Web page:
On June 27, 2017 the NotPetya malware hit the Ukraine, targeting Kyivenergo, an electric power supplier to Kiev. NotPetya went on to hit a shipping company, Maersk, a pharmaceutical company, Merck, and a delivery and distribution company, TNT Express, a subsidiary of FedEx. Employees in the TNT Express offices faced displays of a ransom note demanding $300 in Bitcoin for the release of their hijacked data. The ransom note instructed them to send Bitcoin wallet IDs and PINs to a specific address. Employees were given less than an hour to respond before the malware rebooted their computers and began destroying their data. Data was being destroyed because NotPetya was actually wiper software, not ransomware.
Once the malware had successfully infected a small number of computers, it spread laterally, propagating throughout the local area network (LAN), and then, using remote procedure calls (RPC) onto wide area networks (WAN). The NotPetya malware continued to spread rapidly across Europe to the UK, and then across the Atlantic to the U.S. At a FedEx office in Memphis, employees were instructed to turn off their computers to limit the damage. At the FedEx hub in the Memphis airport, more than 120 flights were delayed due to the destruction caused by NotPetya.1
NotPetya’s effects snowballed, paralyzing just-in-time delivery systems. In the UK, warehouses had packages piled to the ceilings. Because their computers were down, employees had to depend on manual processes. Conveyor belts began to break down due to overuse. Corporate emails were not an option and employees used WhatsApp to communicate internally.
As the days became weeks, customers lost patience; deliveries of large items such as furniture were particularly affected. Time-sensitive packages were causing the most stress. Overwrought brides were nervous about getting their wedding dresses on-time, students worried about failing assignments when computer components broke, but these delays paled in comparison to critical medical supplies that never arrived. One urgent medical equipment shipment was left stranded at an airport.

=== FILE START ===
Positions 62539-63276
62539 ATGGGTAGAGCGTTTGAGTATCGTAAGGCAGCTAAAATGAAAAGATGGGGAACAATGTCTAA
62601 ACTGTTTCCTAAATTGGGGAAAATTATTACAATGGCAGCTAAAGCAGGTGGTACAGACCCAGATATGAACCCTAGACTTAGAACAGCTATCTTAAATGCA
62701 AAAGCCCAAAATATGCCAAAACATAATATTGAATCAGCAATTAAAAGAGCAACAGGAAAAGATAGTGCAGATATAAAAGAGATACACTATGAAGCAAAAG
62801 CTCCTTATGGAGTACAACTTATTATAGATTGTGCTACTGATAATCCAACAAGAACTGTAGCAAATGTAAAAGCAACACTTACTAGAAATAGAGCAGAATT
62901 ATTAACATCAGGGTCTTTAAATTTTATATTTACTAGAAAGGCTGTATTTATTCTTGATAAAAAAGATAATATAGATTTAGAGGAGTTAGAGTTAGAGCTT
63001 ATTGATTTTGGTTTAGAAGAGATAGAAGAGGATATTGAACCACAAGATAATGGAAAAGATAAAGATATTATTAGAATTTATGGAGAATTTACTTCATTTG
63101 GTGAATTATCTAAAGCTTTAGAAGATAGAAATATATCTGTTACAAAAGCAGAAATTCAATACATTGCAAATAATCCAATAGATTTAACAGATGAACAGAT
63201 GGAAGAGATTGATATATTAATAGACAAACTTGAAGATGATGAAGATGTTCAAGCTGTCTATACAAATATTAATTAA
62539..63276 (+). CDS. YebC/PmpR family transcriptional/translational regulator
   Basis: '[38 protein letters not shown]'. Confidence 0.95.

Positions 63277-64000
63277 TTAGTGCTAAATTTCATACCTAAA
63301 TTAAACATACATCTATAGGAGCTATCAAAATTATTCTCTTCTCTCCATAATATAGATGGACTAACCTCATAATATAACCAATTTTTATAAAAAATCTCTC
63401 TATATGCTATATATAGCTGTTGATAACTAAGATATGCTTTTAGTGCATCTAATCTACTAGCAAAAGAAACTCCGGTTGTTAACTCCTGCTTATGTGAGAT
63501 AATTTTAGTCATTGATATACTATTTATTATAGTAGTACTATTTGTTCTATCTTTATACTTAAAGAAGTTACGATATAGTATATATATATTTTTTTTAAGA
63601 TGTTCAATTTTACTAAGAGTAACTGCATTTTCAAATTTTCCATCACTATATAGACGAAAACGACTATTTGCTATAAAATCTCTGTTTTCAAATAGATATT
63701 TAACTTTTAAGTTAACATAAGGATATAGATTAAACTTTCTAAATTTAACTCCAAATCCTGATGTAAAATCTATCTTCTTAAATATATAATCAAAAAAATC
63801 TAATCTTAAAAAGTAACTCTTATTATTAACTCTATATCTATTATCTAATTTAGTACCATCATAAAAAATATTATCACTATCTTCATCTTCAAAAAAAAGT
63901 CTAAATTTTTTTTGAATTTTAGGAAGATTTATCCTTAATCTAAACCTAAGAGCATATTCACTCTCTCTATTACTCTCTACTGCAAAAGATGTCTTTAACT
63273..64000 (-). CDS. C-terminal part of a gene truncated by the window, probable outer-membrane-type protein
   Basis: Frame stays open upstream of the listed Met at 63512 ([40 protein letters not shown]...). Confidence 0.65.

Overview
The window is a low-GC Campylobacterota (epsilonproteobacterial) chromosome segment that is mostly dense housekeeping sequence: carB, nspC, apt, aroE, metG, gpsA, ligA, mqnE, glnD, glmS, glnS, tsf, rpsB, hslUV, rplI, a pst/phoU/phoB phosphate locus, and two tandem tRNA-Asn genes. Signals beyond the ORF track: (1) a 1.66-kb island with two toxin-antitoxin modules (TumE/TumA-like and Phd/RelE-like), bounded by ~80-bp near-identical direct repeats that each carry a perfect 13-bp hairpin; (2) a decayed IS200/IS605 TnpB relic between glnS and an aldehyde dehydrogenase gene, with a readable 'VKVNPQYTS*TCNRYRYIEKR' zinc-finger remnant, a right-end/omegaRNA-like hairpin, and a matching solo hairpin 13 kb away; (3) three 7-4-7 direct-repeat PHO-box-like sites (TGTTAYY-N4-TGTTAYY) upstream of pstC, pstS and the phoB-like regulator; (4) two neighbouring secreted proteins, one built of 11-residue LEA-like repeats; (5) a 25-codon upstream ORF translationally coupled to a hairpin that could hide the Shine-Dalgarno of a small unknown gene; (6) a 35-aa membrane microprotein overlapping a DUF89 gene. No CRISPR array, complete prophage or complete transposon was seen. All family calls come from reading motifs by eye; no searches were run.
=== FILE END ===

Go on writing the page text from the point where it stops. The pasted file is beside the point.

Due to late shipments and costs to restore systems and data, FedEx reported an estimated revenue loss of $400 million.2 As with most enterprises, FedEx did not have cyber insurance to cover any of its losses because it was considered prohibitively expensive. It also acknowledged that some of the hijacked data may never be recovered.
According to USA Today Network 25 years ago: “FedEx founder Frederick W. Smith has long espoused the belief that the information about a package is as important as the package itself.”3 Additionally, Satish Jindel, President of SJ Consulting and ShipMatrix, contends: “Information technology is so critical to the movement of packages. At one time, it was for customer information, to give visibility into where a package is. More and more, without good information, the packages won’t even move through the system.”4
Given our knowledge of the history, it’s interesting to speculate what the outcomes would have been if DevSecOps processes and technology had been implemented before the NotPetya attacks. What could a DevSecOps team have done to prevent, mitigate, and remediate the damage? Let’s re-examine the scenario in that light, step by step.
Beware Third-Party Software
Organizations are beginning to incorporate security into the early stages of design and development instead of treating it as an applique to be applied just prior to production release. For example, healthy DevSecOps practices call for routine scans of software as it is being developed for security vulnerabilities. Unfortunately, many enterprises take it on faith that third-party vendors are doing the same thing. This faith is often misplaced. NotPetya infected computers during updates of a third-party accounting software package titled MeDoc. This attack vector was confirmed by forensic investigations conducted by the Ukrainian cyber-crime unit. All software comprising the enterprise environment, whether home grown, third-party or open-source, must follow company security practices.
NotPetya also depended upon phishing and email attacks for further system compromise. This highlights how human factors impact security. Employees should receive security training upon hiring and this should be reinforced on a periodic basis. Such training could help employees identify phishing emails and specify acceptable behaviors. For example, it is never ok to leave a computer unlocked and unattended, and nobody should be permitted physical access to the office without proper identification. How do you know that the electrician is not a spy?